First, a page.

- In an application to modify or discharge a restrictive covenant, only the advantage secured by the covenant to the benefiting land will be relevant
Perkins v McIver
In the July 2011 edition of Property Update, we considered the decision of the Upper Tribunal in Re Perkins to refuse a developer's application to modify a restrictive covenant. The developer was seeking to build a second house on a plot that was burdened by a covenant not to build more than one dwellinghouse. The site comprised a corner plot on a small suburban square which had central communal gardens. The developer appealed, and the case (now known as Perkins v McIver) has recently been heard by the Court of Appeal.
One of the main grounds for the tribunal's decision was the disturbance that would be caused during construction works. The roads around the square were narrow and would not easily accommodate construction vehicles. The tribunal held that while the primary consideration was the value of the covenant in providing protection from the effects of the ultimate use of the land (i.e. as a plot with two houses), the facts of the case were exceptional in terms of potential disturbance during the construction period.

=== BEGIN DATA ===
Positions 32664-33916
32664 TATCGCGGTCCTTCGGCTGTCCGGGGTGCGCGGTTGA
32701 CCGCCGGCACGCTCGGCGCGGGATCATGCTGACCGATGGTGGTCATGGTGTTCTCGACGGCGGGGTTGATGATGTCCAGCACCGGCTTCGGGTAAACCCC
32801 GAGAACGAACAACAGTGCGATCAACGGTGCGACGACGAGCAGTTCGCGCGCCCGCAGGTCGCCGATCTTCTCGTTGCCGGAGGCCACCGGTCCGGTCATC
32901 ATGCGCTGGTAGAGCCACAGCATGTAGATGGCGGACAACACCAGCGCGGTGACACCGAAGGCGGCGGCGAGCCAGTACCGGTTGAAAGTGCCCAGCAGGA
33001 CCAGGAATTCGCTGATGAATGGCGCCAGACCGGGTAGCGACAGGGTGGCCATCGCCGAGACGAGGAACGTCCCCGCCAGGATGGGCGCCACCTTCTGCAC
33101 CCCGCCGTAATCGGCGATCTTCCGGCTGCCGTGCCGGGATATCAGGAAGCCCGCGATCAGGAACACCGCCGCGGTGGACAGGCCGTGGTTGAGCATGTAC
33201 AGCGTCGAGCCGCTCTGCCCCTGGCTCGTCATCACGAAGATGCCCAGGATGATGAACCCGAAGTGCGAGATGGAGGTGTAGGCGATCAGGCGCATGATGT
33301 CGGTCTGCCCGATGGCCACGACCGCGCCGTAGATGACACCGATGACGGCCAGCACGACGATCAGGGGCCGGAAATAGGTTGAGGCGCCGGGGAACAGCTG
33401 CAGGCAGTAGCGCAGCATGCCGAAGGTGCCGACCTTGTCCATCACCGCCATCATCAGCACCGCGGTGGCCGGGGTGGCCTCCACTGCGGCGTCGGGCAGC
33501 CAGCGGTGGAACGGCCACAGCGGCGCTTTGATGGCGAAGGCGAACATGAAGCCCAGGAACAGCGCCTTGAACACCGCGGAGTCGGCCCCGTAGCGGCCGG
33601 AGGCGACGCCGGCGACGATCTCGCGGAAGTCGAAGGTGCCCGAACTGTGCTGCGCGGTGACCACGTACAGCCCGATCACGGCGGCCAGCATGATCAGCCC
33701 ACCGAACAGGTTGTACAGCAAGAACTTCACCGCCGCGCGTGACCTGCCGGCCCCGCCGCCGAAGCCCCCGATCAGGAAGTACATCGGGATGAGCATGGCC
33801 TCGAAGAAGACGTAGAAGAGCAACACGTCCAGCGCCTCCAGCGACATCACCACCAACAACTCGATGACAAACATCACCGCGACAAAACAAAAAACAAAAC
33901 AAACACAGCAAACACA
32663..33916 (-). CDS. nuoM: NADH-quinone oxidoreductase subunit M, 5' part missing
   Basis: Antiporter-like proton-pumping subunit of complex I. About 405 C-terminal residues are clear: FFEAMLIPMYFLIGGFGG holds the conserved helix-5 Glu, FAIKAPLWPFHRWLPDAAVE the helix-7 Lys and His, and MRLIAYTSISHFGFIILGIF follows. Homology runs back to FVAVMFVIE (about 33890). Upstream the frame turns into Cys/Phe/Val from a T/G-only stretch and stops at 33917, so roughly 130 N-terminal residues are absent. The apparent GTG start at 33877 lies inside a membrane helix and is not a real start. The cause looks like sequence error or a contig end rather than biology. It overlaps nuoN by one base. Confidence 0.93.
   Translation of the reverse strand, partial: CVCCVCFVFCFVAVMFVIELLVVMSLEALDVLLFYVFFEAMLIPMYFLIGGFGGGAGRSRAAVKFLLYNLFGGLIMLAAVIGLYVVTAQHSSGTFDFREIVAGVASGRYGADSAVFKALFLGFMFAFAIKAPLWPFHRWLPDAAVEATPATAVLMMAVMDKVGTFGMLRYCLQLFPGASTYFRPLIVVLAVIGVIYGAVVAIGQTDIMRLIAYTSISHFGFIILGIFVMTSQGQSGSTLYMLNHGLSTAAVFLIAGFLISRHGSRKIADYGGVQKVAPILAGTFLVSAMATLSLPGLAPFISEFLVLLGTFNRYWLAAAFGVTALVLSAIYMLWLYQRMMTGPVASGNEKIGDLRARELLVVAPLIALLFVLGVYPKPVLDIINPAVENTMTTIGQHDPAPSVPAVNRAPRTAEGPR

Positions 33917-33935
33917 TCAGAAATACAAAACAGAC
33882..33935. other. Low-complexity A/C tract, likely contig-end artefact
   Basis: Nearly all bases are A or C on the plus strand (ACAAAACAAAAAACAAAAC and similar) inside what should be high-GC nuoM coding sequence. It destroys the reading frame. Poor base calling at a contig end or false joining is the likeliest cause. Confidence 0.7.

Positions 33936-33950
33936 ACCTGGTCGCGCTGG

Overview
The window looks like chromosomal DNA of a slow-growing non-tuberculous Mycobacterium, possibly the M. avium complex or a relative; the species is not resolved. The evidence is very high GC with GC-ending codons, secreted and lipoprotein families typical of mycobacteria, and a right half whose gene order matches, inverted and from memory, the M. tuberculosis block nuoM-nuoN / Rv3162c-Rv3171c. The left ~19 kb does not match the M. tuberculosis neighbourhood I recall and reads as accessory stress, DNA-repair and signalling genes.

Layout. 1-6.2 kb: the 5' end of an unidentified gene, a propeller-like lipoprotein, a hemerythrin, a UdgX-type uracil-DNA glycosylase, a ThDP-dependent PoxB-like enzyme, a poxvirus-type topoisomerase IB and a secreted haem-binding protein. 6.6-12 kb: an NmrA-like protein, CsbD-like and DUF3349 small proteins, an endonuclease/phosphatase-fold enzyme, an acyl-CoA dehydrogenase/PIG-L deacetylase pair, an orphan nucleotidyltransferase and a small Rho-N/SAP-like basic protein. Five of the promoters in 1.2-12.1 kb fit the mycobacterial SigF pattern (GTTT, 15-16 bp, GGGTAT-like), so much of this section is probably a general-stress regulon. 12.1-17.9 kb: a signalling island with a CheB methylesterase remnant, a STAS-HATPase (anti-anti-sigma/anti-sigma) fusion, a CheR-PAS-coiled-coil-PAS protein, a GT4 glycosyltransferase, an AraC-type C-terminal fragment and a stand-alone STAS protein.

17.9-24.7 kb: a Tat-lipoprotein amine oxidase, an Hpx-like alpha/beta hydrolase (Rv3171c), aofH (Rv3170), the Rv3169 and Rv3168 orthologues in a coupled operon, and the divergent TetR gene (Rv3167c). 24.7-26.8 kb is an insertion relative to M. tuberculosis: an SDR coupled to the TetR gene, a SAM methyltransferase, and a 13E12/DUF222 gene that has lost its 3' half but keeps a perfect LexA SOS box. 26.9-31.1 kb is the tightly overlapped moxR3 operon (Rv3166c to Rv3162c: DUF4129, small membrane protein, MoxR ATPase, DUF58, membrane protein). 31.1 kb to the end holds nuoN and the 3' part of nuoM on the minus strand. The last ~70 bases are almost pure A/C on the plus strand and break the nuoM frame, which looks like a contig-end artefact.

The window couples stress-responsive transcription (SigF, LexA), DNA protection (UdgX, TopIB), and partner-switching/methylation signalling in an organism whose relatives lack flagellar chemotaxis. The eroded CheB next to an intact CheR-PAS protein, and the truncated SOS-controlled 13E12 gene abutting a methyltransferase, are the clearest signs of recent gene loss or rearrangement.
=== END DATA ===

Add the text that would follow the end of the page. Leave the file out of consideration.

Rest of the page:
Decision of the Court of Appeal
The developer pointed out that the disturbance identified by the Upper Tribunal was to parked cars, roadways, verges and planting on the square. This was not disturbance caused by construction operations on the development site itself (which was the land burdened by the covenant), but on the public highway leading to it.
The Court of Appeal accepted that increased traffic to and from a site was capable of being relevant for the purpose of an objection to a modification of a restrictive covenant. However, it ruled that the focus of such an objection must be the impact of any disturbance on those whose land has the benefit of the covenant. In this case, the land affected was the square itself, and no objection had been raised by the owners of the square.
Things to consider
In last month's Property Update we reported on the case of Re Stanborough. In that case the court confirmed that the only benefits secured by a covenant which can be taken into account are those which are attributable to land which has the benefit of the covenant.
In Perkins v McIver, the land with the benefit of the covenant comprised a number of houses around the square. However, the alleged disturbance would affect the square itself, which did not have the benefit of the covenant.
These cases emphasise the importance of clearly identifying which land has the benefit of a covenant, and examining carefully whether the alleged benefits do indeed benefit that land. If not, the covenant will be unenforceable.